To call Dax Shepard’s cops-on-motorcycles comedy CHIPS a movie version of CHiPs, the TV series of the late ’70s and early ’80s, would be an error in judgment equivalent to running a red light and causing a 12-car pileup. The names of the show’s lead characters, Jon Baker and Frank “Ponch” Poncherello (originally played by Larry Wilcox and Erik Estrada), haven’t changed, and there’s a brief cameo near the end that’s probably intended to connect the picture, however tenuously, with its roots.
But what a difference a few carefully placed capital letters makes. If CHiPs—about California Highway Patrol officers tooling around Los Angeles, solving crimes without ever really killing or hurting anyone—was pleasurably ridiculous, CHIPS is just tiresomely stupid. Shepard’s Jon Baker is a washed-up X Games champ who’s been injured so many times that he pops painkillers like vitamins. Worse yet, his wife, a shallow hottie swimming instructor (played by Kristen Bell, Shepard’s partner in real life), has given him the boot. He tries to put his daredevilry to use, and possibly win back his wife, by trying out for the California Highway Patrol. He gets in, barely, and is partnered with another department newcomer, Michael Peña’s freewheeling, ladykilling Poncherello—who is actually a Miami FBI agent, sent to Los Angeles to investigate a heist that just might be a CHP inside job.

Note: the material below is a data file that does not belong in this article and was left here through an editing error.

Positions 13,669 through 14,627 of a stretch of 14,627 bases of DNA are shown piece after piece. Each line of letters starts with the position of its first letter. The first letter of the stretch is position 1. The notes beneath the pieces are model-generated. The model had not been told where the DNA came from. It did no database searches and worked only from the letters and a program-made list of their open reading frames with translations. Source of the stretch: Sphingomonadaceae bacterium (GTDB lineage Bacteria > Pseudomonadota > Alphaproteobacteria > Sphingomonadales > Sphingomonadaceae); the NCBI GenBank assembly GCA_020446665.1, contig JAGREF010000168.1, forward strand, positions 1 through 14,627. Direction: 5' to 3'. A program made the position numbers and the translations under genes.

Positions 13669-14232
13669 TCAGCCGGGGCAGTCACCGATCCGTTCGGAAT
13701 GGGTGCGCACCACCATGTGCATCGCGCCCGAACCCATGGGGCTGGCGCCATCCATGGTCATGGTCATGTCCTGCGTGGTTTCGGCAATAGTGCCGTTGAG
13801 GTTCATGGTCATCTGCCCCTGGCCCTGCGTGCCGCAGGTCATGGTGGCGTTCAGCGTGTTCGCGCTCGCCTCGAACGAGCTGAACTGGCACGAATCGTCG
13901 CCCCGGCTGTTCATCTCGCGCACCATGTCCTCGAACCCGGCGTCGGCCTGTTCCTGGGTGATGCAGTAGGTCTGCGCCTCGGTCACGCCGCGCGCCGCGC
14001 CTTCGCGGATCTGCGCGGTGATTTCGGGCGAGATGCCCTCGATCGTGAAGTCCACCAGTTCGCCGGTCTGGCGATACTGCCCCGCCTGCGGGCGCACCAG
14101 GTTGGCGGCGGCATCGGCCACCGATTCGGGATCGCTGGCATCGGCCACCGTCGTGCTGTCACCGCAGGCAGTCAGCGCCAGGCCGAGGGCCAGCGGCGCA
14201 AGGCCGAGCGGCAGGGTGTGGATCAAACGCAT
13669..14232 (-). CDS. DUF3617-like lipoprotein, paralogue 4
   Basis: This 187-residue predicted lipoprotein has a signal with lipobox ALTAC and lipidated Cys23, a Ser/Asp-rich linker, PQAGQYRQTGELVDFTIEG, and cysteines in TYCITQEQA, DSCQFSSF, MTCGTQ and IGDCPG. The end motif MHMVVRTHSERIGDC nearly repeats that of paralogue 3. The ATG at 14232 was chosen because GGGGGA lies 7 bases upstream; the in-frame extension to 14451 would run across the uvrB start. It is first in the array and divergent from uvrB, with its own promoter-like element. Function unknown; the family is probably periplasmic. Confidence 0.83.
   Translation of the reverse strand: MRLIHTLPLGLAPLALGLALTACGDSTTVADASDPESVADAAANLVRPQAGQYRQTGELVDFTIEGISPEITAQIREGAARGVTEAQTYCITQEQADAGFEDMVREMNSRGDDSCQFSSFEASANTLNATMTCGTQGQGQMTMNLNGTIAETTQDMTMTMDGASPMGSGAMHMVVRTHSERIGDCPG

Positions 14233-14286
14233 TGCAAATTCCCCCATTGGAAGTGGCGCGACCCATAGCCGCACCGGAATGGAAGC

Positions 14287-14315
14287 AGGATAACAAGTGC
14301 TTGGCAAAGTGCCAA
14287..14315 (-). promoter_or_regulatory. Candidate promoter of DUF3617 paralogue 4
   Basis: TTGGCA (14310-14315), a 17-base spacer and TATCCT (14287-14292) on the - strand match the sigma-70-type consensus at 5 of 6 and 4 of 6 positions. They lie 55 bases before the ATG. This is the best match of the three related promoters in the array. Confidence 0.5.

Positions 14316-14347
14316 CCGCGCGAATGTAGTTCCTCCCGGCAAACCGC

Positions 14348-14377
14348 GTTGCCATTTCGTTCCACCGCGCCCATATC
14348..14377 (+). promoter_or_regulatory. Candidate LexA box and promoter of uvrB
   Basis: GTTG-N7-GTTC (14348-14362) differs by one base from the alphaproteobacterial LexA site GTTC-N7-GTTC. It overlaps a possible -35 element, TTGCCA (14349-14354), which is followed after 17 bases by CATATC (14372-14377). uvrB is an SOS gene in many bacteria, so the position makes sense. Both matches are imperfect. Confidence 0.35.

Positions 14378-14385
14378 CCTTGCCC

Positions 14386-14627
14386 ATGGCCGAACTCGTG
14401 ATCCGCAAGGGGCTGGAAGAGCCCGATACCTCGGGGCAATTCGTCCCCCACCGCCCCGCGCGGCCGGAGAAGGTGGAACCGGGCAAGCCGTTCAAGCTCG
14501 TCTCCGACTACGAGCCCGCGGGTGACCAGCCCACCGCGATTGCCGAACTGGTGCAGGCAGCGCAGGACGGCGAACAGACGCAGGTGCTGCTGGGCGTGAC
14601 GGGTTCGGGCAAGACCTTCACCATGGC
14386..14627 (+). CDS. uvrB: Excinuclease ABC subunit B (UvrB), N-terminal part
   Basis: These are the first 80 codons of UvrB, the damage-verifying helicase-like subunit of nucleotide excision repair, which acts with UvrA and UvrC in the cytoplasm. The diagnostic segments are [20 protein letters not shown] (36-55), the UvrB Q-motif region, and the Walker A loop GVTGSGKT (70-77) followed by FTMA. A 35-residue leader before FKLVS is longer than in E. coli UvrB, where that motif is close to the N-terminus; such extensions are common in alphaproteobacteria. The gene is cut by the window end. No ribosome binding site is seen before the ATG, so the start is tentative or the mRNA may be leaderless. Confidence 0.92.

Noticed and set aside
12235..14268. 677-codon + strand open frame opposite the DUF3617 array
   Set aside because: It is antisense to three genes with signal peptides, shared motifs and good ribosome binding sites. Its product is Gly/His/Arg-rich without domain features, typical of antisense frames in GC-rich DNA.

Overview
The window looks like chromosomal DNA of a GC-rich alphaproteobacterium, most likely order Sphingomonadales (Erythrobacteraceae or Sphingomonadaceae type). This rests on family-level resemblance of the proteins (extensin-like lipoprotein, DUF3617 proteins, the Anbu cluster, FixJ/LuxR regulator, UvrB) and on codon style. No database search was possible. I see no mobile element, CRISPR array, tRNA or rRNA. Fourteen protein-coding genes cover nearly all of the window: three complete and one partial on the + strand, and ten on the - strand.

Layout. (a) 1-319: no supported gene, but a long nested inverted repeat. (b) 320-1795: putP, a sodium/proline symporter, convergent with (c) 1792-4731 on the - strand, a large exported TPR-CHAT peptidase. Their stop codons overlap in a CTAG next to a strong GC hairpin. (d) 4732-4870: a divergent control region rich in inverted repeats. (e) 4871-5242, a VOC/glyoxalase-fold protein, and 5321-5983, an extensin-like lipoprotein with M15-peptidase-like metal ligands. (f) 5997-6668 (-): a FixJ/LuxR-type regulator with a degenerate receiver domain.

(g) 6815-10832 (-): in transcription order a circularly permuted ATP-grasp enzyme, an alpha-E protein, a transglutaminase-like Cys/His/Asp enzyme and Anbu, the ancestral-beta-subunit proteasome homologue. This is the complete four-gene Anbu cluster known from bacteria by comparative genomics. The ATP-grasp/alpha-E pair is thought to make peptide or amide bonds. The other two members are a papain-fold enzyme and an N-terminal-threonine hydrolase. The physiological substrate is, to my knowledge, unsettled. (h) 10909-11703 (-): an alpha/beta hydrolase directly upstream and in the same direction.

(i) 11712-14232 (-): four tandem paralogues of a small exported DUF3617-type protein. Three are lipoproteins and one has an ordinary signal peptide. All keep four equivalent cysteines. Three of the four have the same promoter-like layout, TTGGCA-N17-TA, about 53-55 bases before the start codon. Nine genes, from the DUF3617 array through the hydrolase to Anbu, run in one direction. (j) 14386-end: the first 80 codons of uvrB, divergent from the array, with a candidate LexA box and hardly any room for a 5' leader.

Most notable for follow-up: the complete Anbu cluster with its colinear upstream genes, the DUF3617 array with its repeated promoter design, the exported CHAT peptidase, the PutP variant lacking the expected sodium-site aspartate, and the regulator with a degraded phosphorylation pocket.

Shepard’s Jon is a thoughtful, spacey manchild given to sharing too much information. Peña’s Poncho is obsessed with going to bed with as many women as possible. (Lululemon yoga pants really drive him wild: They’re his trigger, like the Queen of Hearts in The Manchurian Candidate.) Their mismatched characters provide the springboard for a number of crude jokes, most of which are more dumb than they are offensive. Because Poncho is so uptight about feelings, Jon repeatedly charges him with being homophobic: The gag escalates until Poncho is summoned, for reasons not worth going into, to Jon’s apartment, where he’s asked to carry his stark-naked partner from bedside to bathtub. In doing so, he accidentally plants his face right in Jon’s “pubic mound.”
The funniest thing about the moment is the way Shepard, who has the wily innocence of a dissolute elf, says “pubic mound.” But the harsh reality is that it’s not very funny at all. CHIPS features heaps of motorcycle stunt riding, some of it done by the actors themselves: Wheelies abound, and there’s a bunch of driving up and down steps, if that sort of thing floats your boat. Vehicle pileups are plentiful, and Vincent D’Onofrio shows up as a beefy, villainous CHP lieutenant. (He gives the role more layers than most actors could.) But the plot is needlessly complicated and requires lots of exposition to cohere into anything that even remotely makes sense. The whole thing’s a drag, considering that Shepard, with his laid-back, loopy demeanor, has so much more to give. His picture from 2012, the ’70s-style getaway caper Hit and Run, was a blast of marvelous screwball escapism. Underappreciated at the time of its release, it’s ready for rediscovery anytime. But CHIPS just crashes and burns.
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